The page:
At the start of 2013, we forecast that changes in people, technology, and business environments would drive three key corporate training trends. Now, at the midyear point, we see evidence that these trends are accelerating into game-changers for companies ready to take advantage. In keeping with our reputation of driving innovation and performance, Allen’s industry experts are tracking how these trends are performing and evolving. Or, you can see the trends in action, in the training tips sections by clicking the industries above.
People (learners) want more. Simply put, our learning audiences are more familiar with advanced technologies and strategies. They see sophisticated, responsive training incorporated into everything from smart phone apps to web design to social media. This integration of learning, branding, and point-of-need messaging is a primary driver of change. “The challenge now confronting training providers is how to meet the taste and expectation of the learner while still effectively teaching behavior change,” Ron Zamir, Allen CEO said. “Organizations should plan their 2014 budgets to allow content to be repurposed for their audience’s new expectations.”
Moving forward, we anticipate a business environment with sophisticated learners who expect instructionally sound techniques, paired with rich-media content. However, research is showing that only 39% of professional services firms plan to increase that budget in the next 12 months to emphasize employee engagement and meet these demands (Aberdeen Research). Of course, with smart strategies and the right technologies (see below), you can often improve employee engagement without additional expense.
Technology should be a resource used to create impactful training tailored to a learner’s preferences. Think of it this way: Learners know enough now to expect their key technologies to adapt to their workflows and reference habits, not the other way around. In 2013, these technology cycles have only continued to accelerate and have consequently allowed organizations to have immediate access to an arsenal of tools. “The technology is available and ready to use,” Ron Zamir, Allen CEO, said. “Technology is no longer a stumbling block but a resource waiting to be utilized.”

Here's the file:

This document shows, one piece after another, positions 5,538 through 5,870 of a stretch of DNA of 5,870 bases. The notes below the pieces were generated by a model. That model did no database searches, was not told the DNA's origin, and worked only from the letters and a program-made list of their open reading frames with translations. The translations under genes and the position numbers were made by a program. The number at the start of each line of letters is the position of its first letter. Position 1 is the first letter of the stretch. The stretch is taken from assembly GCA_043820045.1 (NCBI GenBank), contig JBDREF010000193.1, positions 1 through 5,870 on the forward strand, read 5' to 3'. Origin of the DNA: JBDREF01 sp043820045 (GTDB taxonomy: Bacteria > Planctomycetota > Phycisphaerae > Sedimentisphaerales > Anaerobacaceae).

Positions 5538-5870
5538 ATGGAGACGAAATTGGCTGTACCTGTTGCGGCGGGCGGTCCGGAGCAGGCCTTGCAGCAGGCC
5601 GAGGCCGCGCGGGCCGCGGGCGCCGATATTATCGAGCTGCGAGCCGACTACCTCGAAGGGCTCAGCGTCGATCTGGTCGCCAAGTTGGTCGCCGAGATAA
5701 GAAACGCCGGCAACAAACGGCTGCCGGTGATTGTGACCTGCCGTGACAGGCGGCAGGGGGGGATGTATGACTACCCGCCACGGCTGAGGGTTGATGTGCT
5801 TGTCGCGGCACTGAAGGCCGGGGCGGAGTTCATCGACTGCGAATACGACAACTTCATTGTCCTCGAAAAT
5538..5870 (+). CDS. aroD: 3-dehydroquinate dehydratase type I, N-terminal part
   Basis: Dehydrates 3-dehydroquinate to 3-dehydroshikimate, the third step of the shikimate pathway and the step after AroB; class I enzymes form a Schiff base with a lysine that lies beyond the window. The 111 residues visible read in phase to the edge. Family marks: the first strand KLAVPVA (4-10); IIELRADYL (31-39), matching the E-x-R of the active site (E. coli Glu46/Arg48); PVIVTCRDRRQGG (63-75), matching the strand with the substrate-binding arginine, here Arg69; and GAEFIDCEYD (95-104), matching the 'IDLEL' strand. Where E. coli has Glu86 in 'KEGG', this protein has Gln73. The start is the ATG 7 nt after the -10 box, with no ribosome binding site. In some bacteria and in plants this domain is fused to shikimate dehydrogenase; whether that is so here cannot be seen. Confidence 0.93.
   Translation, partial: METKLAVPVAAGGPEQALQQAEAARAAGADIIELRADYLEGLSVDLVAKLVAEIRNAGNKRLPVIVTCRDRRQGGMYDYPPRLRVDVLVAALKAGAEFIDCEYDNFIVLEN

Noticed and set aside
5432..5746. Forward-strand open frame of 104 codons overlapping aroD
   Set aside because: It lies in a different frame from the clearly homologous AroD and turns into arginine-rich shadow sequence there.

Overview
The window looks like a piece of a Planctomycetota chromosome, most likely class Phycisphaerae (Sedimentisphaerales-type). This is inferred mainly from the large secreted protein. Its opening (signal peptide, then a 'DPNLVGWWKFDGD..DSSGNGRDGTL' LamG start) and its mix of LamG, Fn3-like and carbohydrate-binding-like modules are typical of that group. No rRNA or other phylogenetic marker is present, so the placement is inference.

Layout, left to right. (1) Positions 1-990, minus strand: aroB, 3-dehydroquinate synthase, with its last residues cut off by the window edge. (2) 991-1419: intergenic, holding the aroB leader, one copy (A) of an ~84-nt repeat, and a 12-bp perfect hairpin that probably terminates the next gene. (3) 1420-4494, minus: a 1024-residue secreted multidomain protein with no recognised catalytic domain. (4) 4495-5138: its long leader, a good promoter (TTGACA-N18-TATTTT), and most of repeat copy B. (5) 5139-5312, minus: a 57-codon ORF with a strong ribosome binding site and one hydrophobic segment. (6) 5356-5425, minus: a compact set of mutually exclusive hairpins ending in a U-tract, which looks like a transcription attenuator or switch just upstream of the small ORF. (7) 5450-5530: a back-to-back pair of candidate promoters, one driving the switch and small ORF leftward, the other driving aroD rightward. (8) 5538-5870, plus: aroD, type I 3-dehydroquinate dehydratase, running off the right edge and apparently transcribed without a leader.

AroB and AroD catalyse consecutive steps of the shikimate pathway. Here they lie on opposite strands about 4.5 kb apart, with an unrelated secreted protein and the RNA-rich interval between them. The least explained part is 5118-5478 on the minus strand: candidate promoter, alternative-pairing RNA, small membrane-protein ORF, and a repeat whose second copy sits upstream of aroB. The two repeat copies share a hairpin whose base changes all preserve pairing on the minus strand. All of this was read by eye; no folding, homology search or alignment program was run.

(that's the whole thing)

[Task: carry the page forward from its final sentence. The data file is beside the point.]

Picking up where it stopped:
Recently, for example, there has been a two-fold increase in the prevalence of mobile tools for learning, highlighting that mobile is no longer a nice-to-have for learning programs but a strategic part of any comprehensive learning plan (Aberdeen Research). We’ve reached a point where training professionals need to begin looking at technology and asking not, “When should I do this?” but “How can I start to transition assets to newer toolsets?” This simple shift will help get to the root issue: media habits have changed, and outdated approaches will generate increasingly poor results.
Business Environment is the last key driver, and perhaps the most important. Forty-four percent of professional service organizations now define metrics in advance and 58% link employee engagement directly to profitability (Aberdeen Research). We see these numbers growing and, as training and development professionals, we feel a burden to react not only faster, but also with greater business awareness and superior analytical models.
In our view, cases where training success is measured in completions and smile sheets will become increasingly rare. The most successful companies will approach training with real business results in mind, a plan to map and measure the impact of training, and a performance sustainment model that allows for real-time assessment of the program. Rapid training responses can then be implemented when any metric drops below standard. In other words, with the right vision, training leaders will play a key role in business strategy, because improved analytics will show just how vital a responsive, intelligent training strategy is to staying competitive in the marketplace. “By starting with a good needs analysis, we can identify the business outcomes of the training initiative and the key success factors for achieving those outcomes,” said Anna Sargsyan, Director of Instructional Design at Allen. “An observable and measurable business goal not only ensures that design strategies foster behavior change; it also helps organizations measure alignment of that behavior change to business results.”
For training tips that take into account these industry changes, check out our Customer Education, Creative Compliance, and Retail Training section. Each includes industry examples showing how changes in people, technology and business environments can provide an opportunity to create training that will positively impact an organization. And don’t worry if you’re not directly involved in any one of these industries—often, the most creative approaches come from unexpected sources.